- Host a weekly happy hour or monthly team lunch that encourages interaction outside of work. You could even hold an annual picnic or barbeque where your entire office gets together for some fun in the sun (or snow).
- Host quarterly team dinners that don't cost too much but allow people from different departments and levels of seniority to connect over food and drinks—plus, this is an awesome opportunity for new hires as well!
- Have everyone show up at least once a quarter with their families or significant others so that you get to know each other outside of work hours.
- Make sure there are plenty of opportunities throughout the year when employees can spend time with one another outside the office—and be sure they'll have fun doing so!
There is nothing more important than making sure the team is feeling supported and happy in their lives outside of work.
When I say “outside of work,” I don't mean that you should be checking Facebook or Twitter on your break. You should not do this at all because that's a violation of company policy!
But what I mean is that when we take time off from work for mental health reasons, we shouldn't feel like we have to justify ourselves to anyone at the office. Similarly, if your boss asks why you're taking leave next Tuesday morning and you tell him it's because “of some stuff going on in my life right now,” he shouldn't give you a funny look or ask whether everything's okay with your family or anything like that (even though they probably will). The point of these programs isn't so much about getting things done as it is about giving people permission and support to take care of themselves without fear of judgment or harassment by coworkers who don't understand how important mental health really is.
Provide Work Tools and Resources for better productivity
The best way to boost productivity is by providing employees with tools that make it easier for them to achieve goals and complete tasks on time. A few examples include:
- Software that tracks hours worked so that you don't have to manually track your time in a spreadsheet or journaling app;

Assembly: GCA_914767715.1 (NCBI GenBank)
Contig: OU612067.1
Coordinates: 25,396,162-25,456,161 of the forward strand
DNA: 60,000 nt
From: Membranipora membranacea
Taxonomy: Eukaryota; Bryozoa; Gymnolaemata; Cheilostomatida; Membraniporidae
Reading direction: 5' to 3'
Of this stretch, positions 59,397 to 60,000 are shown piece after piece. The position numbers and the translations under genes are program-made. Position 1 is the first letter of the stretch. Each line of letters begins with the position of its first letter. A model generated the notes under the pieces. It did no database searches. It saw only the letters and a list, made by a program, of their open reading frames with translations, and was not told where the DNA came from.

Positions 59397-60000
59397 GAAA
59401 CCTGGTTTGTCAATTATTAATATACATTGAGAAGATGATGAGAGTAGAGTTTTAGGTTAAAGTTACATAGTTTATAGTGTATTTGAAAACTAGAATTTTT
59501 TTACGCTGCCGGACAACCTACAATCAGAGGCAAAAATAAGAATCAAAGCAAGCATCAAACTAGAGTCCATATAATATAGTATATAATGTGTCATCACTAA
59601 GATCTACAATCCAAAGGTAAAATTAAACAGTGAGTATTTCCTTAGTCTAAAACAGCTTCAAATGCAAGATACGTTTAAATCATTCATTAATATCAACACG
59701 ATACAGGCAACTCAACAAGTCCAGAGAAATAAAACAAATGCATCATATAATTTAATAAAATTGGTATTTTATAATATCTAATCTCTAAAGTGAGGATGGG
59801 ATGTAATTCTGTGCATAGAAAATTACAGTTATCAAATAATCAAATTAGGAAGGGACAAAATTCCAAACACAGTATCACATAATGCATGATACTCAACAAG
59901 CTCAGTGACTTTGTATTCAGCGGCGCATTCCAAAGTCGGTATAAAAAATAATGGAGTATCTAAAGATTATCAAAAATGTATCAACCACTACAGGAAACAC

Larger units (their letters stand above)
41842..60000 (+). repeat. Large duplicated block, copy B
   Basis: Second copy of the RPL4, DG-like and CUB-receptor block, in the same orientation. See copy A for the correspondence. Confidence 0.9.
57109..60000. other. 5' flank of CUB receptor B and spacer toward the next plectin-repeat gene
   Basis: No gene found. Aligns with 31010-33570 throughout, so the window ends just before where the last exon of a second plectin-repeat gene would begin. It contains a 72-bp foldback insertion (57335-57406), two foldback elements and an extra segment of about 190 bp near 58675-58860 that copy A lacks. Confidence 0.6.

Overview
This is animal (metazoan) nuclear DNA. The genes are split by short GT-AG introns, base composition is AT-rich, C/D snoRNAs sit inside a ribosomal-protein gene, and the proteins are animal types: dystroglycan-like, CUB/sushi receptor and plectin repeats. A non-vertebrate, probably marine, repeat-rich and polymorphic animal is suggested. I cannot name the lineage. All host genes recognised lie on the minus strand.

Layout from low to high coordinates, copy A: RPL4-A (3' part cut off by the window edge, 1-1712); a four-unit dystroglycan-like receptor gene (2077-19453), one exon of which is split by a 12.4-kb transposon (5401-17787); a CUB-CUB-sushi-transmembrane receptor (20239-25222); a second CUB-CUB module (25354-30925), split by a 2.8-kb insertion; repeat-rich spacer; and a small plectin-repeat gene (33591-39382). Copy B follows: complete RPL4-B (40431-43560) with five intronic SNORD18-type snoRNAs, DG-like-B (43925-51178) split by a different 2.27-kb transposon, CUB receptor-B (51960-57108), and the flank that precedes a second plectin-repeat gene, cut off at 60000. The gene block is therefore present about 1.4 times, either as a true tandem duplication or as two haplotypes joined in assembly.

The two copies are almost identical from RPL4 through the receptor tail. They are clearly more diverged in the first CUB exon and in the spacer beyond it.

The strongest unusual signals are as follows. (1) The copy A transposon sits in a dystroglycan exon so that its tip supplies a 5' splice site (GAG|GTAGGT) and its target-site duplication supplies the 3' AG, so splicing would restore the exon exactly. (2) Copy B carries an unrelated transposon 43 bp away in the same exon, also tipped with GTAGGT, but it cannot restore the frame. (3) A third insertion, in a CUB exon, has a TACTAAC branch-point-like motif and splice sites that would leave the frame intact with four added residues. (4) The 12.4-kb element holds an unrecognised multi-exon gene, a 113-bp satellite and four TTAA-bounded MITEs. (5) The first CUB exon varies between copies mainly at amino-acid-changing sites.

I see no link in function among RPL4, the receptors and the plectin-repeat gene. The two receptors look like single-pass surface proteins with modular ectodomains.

- Video editing tools for easier reports and presentations.
- An email inbox management tool (like UnrollMe), which will allow you to streamline your inbox so that you never have any messages sitting in there longer than necessary; and
- A calendar scheduling app like Calendly, which allows users to schedule meetings by booking times via email rather than having back-and-forth conversations about meeting specifics over text message or Slack chat threads
It's never too late to start improving your mental health, and we hope this article has given you some ideas on how to do just that. Remember that even if you're not able to gather in person with your team as often as you'd like (for example, if they are remote workers), there are still ways for everyone to feel supported and valued through virtual bonding activities such as sharing photos from their vacations or getting together over Skype for a game night!
About the author: Ronie is from Veed. He’s an energetic content marketer with extensive experience in the digital realm. His curiosity and enthusiasm resulted in an ever-growing portfolio that encompasses anything from video editing jobs to distributing his creative work to top-notch websites.
As with anything you read on the internet, this article should not be construed as medical advice; please talk to your doctor or primary care provider before changing your wellness routine.